Shakespeare and his tyrants

They had to have grasped that the circumstances the playwright depicted did not line up neatly with their own; they would not, in any case, have wanted to tip their hand.

Their actual numbers may have been few, but the fear and loathing they aroused were considerable.

Shakespeare and his tyrants

When he engaged with fraught historical events—succession crises, corrupt elections, assassinations, the rise of tyrants—these happened in ancient Greece and Rome, or in prehistoric Britain, or in the England of his great-great-grandparents.

The butcher exposes every lie. And they do.

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It is not as if tyrants are crafty individuals, hiding their true natures, for they see nothing wrong with their persona or their naked ambitions. For those with any imagination, there was more to worry about than the stealthy assault of time. It reminds me of all the voter fraud accusations that have been cast about without evidence in recent elections towards one party when the only voter fraud that has come to light has been perpetrated by the party that has cried foul. In France, the Netherlands, and elsewhere they had already been responsible for assassinations, mob violence, and wholesale massacres. But often the language you use, it sounds ripped from the headlines of mainstream American newspapers, or at least their op-eds. Very different as they are, but those are the two I think paradigmatic tyrannical figures in Shakespeare. For Shakespeare, the oblique angle allowed him to lift off the false assumptions, the time-honored beliefs, and the misguided dreams of faith, and to look unwaveringly at what lay beneath. They are drawn irresistibly to normalize what is not normal. The mastermind behind these designs, it was widely believed, was none other than the Pope, in Rome. So remind us what he lays out as options. This New Historicist is also using the past to work out his own questions about our world today. Their immediate goal in England was to kill the queen, crown in her place one of their sympathizers, and subjugate the country to their own twisted vision of piety. What you just heard comes from a new book by the eminent Shakespeare scholar Stephen Greenblatt. So how do you think about that—your responsibility as a critic, as an analyzer of the text?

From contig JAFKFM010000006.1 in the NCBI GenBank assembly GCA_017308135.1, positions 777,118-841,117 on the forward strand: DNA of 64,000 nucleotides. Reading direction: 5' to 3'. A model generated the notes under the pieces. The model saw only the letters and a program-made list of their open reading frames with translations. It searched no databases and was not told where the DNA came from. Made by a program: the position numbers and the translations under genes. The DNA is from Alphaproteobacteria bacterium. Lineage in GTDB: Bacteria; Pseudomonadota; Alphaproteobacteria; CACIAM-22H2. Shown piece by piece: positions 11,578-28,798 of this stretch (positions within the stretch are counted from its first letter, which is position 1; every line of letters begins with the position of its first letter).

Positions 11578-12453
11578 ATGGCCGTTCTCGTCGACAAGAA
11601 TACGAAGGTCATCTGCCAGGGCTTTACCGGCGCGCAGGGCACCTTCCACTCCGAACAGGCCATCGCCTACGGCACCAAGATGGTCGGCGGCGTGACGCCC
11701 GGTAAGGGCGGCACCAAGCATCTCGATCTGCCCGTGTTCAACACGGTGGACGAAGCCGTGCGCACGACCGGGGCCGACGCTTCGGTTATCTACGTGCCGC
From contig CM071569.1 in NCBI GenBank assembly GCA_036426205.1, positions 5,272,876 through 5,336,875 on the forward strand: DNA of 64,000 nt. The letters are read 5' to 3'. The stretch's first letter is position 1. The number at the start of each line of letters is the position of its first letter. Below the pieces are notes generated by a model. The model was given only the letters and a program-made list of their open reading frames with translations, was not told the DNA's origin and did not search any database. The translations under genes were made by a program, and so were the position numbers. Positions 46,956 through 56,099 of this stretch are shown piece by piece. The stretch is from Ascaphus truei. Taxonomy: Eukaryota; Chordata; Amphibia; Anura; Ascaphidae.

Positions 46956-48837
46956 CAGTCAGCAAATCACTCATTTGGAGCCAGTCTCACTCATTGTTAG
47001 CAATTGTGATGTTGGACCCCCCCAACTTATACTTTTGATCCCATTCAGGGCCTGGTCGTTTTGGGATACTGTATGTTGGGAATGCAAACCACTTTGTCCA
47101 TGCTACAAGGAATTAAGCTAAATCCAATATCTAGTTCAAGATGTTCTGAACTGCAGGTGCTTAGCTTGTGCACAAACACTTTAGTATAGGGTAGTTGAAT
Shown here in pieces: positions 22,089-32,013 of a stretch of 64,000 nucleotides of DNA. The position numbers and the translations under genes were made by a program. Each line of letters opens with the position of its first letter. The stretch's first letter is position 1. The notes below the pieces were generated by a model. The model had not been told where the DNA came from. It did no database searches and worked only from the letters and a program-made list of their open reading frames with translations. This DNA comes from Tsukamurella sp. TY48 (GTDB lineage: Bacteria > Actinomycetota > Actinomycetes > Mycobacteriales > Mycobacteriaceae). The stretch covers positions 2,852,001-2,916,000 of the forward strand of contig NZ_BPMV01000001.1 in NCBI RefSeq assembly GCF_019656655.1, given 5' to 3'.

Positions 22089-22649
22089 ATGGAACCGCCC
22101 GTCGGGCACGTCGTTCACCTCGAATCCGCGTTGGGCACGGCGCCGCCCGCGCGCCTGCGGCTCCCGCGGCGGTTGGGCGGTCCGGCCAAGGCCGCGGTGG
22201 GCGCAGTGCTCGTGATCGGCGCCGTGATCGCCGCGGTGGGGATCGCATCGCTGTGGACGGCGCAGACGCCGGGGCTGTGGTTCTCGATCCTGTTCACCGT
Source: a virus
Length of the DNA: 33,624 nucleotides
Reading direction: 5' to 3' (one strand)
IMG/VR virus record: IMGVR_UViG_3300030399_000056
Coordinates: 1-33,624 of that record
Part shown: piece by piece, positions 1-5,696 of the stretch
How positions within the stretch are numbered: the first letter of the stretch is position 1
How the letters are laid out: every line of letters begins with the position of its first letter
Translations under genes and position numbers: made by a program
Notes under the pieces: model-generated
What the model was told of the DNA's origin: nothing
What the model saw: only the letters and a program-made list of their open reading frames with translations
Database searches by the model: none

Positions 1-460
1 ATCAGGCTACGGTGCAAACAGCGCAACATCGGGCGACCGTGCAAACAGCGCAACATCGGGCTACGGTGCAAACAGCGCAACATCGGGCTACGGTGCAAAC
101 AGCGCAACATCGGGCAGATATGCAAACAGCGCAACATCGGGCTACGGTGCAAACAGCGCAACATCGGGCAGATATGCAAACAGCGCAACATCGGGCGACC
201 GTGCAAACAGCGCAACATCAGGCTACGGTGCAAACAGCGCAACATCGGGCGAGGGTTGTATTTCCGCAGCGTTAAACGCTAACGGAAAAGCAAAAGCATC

I think he thought that was part of his business model. BOGAEV: Well this leads to me to my next question, which is: is every usurper to a throne a tyrant then, by definition?

Instead, he simply shows someone pondering what he has heard the King say: Exton: Didst thou not mark the King what words he spake?

The playwright never again ventured so close to contemporary politics. His plays probe the psychological mechanisms that lead a nation to abandon its ideals and even its self-interest.

Review of tyrant

This New Historicist is also using the past to work out his own questions about our world today. George Cattermole, 19th century. Take the case of Julius Caesar. For many years she allowed her subjects quietly to hold on to their Catholic beliefs, provided that they outwardly conformed to the official state religion. I can develop this. And then there are characters who fascinate me. He was understandably reluctant to spend time in prison or have his nose slit. King Lear is a victim of his own foolishness; Macbeth is a victim of everything. Once power is gained, by hook or by crook, then begins the game played mostly in the mind of the tyrant of paranoia, fear, and political intrigue that eventually, if things work as they should, leads to his destruction. Even those who advocated for a more aggressive foreign policy or clamored for a harsher crackdown on domestic subversion acknowledged her prudent sense of the limits to her power. The butcher exposes every lie. And there are, Shakespeare thought, always people who manage to escape. Lady Macbeth refers to having breastfed a child, but we also know the two are now childless and unable to conceive. But he represents them in a quite different way as something like what we would think of as the equivalent of the leader of a party.

Now why would you ever think this book and review have anything to do with you? Shakespeare had been a fool to get anywhere close to these struggles. It was not the idle impulse of a moment; at a crucial juncture, when they knew the stakes were life and death, it cost them planning, time, and money.

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Tyranny in Shakespeare